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Did you know that many of our best-loved plants aren’t native to North America? Think of daylilies and daffodils. Let’s explore a few non-native plants that are part of our heritage—and have changed the very look of the land.
If America is a melting pot, so are her flower gardens—to an extent that few of us realize. Ever since the first Europeans landed on our shores, foreign plants have come along, intentionally or otherwise.
Many of these non-native plants grow abundantly across the entire continent today, naturalized along roadsides, fields, forest edges, and other disturbed sites around the country.
Many pretty plants are so common in gardens that you wouldn’t know they were actually stowaways! Here are a few non-native plants that are part of our heritage today …
Orange-red daylilies arrived in Europe from China during the 17th century and were widely cultivated in the New World. Today, persistent patches of Hemerocallis fulva (“beautiful for a day”) blaze in deserted American cellar holes and form brilliant borders along country roads. Hemerocallis fulva is commonly called tiger lily, roadside lily, outhouse lily, ditch lily, or tawny daylily.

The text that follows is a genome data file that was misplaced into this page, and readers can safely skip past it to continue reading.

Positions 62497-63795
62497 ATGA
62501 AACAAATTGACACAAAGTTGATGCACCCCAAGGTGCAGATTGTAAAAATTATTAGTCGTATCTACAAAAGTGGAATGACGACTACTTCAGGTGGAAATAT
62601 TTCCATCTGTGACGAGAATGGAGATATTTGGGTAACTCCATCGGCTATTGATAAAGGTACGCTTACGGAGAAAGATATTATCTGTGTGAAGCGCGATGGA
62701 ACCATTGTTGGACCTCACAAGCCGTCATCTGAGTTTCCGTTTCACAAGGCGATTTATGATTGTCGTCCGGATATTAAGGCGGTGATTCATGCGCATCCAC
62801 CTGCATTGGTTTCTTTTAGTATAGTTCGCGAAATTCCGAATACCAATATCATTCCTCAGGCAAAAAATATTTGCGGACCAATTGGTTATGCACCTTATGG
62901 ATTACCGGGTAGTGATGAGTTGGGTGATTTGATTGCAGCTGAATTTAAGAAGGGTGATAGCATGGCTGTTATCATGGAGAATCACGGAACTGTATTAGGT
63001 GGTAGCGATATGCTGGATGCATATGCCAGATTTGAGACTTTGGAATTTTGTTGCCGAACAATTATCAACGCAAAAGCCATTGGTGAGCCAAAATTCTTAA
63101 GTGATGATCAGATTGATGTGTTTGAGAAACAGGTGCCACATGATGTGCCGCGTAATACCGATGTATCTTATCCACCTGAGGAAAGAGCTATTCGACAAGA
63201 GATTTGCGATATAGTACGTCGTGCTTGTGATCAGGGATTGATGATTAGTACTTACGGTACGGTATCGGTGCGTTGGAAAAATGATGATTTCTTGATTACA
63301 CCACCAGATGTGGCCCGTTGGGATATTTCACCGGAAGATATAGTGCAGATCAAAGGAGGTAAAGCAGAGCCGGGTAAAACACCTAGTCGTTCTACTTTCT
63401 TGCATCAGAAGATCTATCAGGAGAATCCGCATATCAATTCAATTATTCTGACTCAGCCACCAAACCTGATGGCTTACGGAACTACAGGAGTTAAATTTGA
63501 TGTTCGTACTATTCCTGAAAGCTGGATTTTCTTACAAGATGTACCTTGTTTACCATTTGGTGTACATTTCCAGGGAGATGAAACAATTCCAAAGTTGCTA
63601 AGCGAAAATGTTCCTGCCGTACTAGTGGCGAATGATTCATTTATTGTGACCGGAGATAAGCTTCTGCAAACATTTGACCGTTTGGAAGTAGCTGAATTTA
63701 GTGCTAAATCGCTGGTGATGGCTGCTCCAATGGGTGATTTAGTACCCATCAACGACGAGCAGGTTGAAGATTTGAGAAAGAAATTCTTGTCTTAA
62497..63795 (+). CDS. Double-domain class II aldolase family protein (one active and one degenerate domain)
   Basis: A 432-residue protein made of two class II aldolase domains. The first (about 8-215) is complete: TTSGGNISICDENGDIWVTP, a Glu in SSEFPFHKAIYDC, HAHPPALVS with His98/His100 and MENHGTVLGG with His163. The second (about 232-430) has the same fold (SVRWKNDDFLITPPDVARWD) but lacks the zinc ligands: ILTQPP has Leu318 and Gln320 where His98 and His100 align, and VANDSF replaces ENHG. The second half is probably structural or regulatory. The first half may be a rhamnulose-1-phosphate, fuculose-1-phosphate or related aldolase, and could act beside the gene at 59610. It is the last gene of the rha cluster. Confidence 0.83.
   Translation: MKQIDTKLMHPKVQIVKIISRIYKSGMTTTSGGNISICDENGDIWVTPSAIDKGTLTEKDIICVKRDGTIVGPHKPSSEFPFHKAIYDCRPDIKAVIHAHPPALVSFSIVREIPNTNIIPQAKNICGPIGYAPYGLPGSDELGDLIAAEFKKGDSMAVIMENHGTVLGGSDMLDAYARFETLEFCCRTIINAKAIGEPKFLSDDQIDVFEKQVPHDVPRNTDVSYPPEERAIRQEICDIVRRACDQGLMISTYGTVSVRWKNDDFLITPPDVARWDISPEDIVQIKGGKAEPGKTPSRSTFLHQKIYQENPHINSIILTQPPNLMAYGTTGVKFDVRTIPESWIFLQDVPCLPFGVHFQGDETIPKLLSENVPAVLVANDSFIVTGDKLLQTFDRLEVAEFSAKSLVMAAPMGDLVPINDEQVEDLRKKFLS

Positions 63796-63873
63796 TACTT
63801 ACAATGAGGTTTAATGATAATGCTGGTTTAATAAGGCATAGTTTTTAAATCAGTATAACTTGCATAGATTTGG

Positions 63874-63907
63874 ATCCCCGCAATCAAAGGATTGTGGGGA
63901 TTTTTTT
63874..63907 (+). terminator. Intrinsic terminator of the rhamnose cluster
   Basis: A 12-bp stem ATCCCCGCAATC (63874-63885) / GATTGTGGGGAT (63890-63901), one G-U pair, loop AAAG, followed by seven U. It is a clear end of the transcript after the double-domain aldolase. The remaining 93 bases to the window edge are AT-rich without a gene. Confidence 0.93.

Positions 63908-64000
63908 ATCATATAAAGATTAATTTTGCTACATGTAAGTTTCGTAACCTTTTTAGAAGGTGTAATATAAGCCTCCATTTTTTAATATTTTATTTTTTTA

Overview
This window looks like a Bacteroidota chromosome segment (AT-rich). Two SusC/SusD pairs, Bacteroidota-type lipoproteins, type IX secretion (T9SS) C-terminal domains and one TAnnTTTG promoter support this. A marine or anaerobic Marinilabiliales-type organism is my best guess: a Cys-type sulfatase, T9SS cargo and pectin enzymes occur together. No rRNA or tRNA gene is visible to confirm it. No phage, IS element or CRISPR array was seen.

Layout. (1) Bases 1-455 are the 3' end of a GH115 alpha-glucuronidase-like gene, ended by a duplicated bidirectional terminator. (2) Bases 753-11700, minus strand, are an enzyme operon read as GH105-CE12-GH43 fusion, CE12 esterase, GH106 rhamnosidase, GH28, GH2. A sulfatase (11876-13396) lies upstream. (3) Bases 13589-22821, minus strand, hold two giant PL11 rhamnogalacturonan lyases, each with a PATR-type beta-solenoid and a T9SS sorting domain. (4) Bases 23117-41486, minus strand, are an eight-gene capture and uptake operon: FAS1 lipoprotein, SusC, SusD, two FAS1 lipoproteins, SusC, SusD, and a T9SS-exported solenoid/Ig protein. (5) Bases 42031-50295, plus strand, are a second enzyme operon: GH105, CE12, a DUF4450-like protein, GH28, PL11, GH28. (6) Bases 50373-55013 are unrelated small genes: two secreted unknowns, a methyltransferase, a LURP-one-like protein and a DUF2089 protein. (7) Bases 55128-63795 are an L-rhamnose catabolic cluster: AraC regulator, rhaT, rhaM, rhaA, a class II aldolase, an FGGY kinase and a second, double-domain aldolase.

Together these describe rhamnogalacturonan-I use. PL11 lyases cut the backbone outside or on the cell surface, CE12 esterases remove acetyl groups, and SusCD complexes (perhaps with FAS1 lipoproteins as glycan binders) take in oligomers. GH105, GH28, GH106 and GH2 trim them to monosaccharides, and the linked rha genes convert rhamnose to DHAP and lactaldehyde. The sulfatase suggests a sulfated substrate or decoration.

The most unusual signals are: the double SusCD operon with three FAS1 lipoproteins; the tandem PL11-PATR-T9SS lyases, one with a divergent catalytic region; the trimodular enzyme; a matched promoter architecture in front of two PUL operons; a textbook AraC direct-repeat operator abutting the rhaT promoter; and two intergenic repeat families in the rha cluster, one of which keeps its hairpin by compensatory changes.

They are a living testimony to human history, for Hemerocallis spreads almost solely by division. Sometimes, it’s transplanted by gardeners. Sometimes, it sends out underground rhizomes. Sometimes, it appears unexpectedly, the offspring of bits and pieces torn and tumbled along by snowplows or road graders. It has often been used for erosion control; its thick tuberous roots do well to hold soil in place.
In ancient times, the daylily was valued as both food (baked into a custard with rich milk, butter, and salt) and medicine (in the form of a poultice applied to burns). Daylily buds are edible, but today, we use the proud plant to hold soil on hillsides and brighten those corners of the garden where a rugged pest and disease-resistant perennial is needed.
This daylily species quickly escaped from gardens to the wild. In the U.S., it has become naturalized in 42 states. It spreads by 12-inch-long underground stems, or stolons, not by seed. Its network of stolons and roots makes it difficult to fully dig out; any bit of root left in the ground can generate a new plant. It is now listed by a number of states as an invasive plant.
Daylilies do attract some pollinators, though their value is minimal; they’re not a host for butterfly or moth larvae to feed future pollinators, and the nectar is primarily accessible and suitable to long-tongued generalist adult insects only.